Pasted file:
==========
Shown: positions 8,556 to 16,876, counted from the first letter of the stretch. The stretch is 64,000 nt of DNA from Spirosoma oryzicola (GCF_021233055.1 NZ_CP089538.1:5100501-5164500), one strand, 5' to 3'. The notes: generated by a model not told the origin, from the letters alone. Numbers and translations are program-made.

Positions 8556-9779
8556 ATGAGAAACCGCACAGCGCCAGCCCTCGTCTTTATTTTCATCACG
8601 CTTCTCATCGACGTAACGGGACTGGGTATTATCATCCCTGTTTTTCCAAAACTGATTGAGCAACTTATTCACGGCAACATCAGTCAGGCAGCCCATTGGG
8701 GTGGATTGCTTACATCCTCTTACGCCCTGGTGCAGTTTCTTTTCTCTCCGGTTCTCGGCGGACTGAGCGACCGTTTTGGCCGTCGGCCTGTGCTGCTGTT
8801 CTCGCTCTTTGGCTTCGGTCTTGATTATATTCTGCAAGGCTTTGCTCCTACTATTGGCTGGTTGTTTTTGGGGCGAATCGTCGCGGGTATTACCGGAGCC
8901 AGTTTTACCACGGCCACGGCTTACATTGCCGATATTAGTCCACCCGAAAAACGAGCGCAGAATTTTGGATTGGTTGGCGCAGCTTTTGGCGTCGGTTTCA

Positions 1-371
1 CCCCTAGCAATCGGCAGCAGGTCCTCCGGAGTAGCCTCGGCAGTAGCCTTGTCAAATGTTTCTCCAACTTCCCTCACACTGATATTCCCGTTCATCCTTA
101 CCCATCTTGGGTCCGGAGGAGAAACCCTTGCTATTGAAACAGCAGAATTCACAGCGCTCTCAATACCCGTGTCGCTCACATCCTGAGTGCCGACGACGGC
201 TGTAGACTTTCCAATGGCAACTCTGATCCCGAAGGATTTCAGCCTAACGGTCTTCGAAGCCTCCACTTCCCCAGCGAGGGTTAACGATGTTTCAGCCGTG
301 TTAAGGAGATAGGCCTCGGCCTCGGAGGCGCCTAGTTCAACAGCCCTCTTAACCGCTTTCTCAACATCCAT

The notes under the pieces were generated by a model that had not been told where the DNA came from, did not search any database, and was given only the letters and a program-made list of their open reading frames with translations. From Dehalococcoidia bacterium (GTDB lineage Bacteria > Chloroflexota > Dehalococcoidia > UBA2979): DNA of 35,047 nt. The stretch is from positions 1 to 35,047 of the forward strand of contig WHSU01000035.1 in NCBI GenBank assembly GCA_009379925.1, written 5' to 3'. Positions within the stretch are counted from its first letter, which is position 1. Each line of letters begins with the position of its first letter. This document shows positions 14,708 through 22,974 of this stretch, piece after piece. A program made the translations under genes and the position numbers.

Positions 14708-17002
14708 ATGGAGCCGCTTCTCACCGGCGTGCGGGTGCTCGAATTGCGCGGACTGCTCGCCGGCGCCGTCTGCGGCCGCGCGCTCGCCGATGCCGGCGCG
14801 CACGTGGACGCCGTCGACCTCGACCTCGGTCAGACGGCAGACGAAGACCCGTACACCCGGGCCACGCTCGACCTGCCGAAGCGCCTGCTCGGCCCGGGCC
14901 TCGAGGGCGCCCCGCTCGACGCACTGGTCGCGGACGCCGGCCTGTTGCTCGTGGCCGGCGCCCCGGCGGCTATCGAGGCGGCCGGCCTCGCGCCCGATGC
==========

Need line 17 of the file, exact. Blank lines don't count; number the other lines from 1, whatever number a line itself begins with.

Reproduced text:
14901 TCGAGGGCGCCCCGCTCGACGCACTGGTCGCGGACGCCGGCCTGTTGCTCGTGGCCGGCGCCCCGGCGGCTATCGAGGCGGCCGGCCTCGCGCCCGATGC